Kant starts off making two distinctions regarding kinds of knowledge, empirical/rational and formal/material. Empirical or experience-based knowledge is contrasted with rational knowledge, which is independent of experience. This distinction between empirical and rational knowledge rests on a difference in sources of evidence used to support the two different kinds of knowledge. Formal is contrasted with material knowledge. Formal knowledge has no specific subject matter; it is about the general structure of thinking about any subject matter whatsoever. Material knowledge is of a specific subject matter, either nature or freedom. Rational knowledge is metaphysics, of which there are two branches, the metaphysics of nature and of morals. The metaphysics of nature is supposed to provide rational knowledge of the laws of nature. These are not empirical laws; they are more like universal principles of nature that any empirical physical would presuppose, such as that no event in nature occurs without a natural cause. The metaphysics of freedom is supposed to provide knowledge of the laws of freedom. These are the universal rules which free agents devise to govern them. Thus, Kant's grounding, his initial attempt at a critique of rational reason, is an investigation of the possibility of purely rational knowledge of morals. Take, for example, the Moral Rule: Thou shalt not lie. If the moral law is valid as the basis of moral obligation or duty, then it must be necessary. Kant using the word "necessity" means that the rule obligates or binds whatever the conditions or in all circumstances. It also means that the rule applies to all rational beings and not only to human beings. In this second sense we can say that the rule is universally binding. So in fact, moral rules are universal and necessary. If a moral rule is to be universal and necessary, the moral law must be derived from concepts of pure reason alone. Therefore, if a moral rule or law can only be derived from reason alone, there must be a pure moral philosophy whose task is to provide such a derivation. In the "Grounding", Kant sets himself the task of establishing the "supreme principle of morality" from which to make such a derivation. According to Kant good will and only a good will is intrinsically good. Kant distinguishes two different types of intrinsic or extrinsic goods. If a thing is only extrinsically good, then it is possible for that thing not to be good, or to be bad or evil. Intrinsic goodness is goodness in itself; if a thing is intrinsically good, its goodness is essential to it; and its goodness is not a function of factors other than itself. Kant holds that only a good will, not happiness, is intrinsically good. The idea that it is reason rather than natural impulse which guides action for the sake of happiness is false. Parts of a person perform their functions by surviving and this provides happiness for the person. Reason functions poorly in serving that purpose; instinct does better job. Natural instinct rather than reason provides better for happiness. Kant distinguishes between having a reason to act and acting for a reason. The motivating reason is the reason for which agent acts. A justifying reason is the reason that justifies, warrants, provides the criterion of rightness for the action. The agent's motivating reason might or might not provide a justifying reason for his action. Kant then defines three types of motivating reasons. One type of non-moral motivation is natural motivation. Action in accord with duty is motivated by immediate or direct inclination. Direct inclination includes such motives as love, sympathy, instinct for self-preservation, or the desire for happiness. The other type of non-moral motivation is prudence. An action in accord with duty, but motivated by prudence, is action motivated by the pursuit of self-interest or happiness. Since all human beings naturally desire happiness, prudential motivation is indirectly motivated by a natural motivation. Moral motivation is the third type of motivation. The action is not only in accord with duty, but motivated by duty, done from duty, or for sake of duty. The agent's motivating reason, the reason for which he acts, is that the action is what morality demands and he wants above all to do what reason demands.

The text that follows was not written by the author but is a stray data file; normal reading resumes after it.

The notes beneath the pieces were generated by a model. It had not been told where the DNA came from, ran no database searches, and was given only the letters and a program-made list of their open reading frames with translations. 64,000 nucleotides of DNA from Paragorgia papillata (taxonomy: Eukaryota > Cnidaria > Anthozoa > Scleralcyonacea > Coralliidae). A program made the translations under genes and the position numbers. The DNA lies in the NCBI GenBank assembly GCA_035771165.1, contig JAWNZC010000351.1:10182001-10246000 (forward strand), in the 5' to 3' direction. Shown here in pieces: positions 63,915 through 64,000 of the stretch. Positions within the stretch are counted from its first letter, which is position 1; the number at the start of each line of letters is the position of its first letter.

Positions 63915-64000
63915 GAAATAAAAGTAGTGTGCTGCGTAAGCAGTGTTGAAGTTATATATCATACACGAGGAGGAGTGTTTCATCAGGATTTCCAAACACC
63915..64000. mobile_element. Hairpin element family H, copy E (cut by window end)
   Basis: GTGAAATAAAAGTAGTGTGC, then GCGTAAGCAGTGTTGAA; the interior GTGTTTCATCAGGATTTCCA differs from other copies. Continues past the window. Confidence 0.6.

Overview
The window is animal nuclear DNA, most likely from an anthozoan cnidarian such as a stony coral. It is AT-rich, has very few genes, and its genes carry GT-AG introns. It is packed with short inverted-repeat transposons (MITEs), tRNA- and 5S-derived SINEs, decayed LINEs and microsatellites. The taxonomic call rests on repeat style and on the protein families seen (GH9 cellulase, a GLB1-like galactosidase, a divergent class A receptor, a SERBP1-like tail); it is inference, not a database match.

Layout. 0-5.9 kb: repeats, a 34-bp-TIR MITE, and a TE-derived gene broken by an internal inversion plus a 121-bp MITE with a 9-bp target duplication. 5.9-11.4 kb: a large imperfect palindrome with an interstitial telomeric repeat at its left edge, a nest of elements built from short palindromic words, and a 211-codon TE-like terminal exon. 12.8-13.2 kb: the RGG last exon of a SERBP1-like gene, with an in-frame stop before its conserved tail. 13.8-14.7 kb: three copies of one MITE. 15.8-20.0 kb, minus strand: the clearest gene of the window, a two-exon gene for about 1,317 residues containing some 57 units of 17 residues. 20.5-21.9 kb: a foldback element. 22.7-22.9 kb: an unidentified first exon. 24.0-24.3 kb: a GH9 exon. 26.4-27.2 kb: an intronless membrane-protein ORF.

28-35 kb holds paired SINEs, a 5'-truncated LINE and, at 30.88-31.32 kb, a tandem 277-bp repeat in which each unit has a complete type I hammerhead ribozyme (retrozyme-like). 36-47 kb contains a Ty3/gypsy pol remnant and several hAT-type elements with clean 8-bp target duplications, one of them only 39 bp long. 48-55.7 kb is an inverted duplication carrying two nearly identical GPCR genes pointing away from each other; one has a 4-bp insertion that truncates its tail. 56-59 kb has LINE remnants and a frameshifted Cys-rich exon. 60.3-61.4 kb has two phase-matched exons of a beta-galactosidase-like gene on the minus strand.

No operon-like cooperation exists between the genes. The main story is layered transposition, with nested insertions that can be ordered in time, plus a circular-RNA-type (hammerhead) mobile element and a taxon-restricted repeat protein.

Copyright © 1999 - 2004 OPPapers.com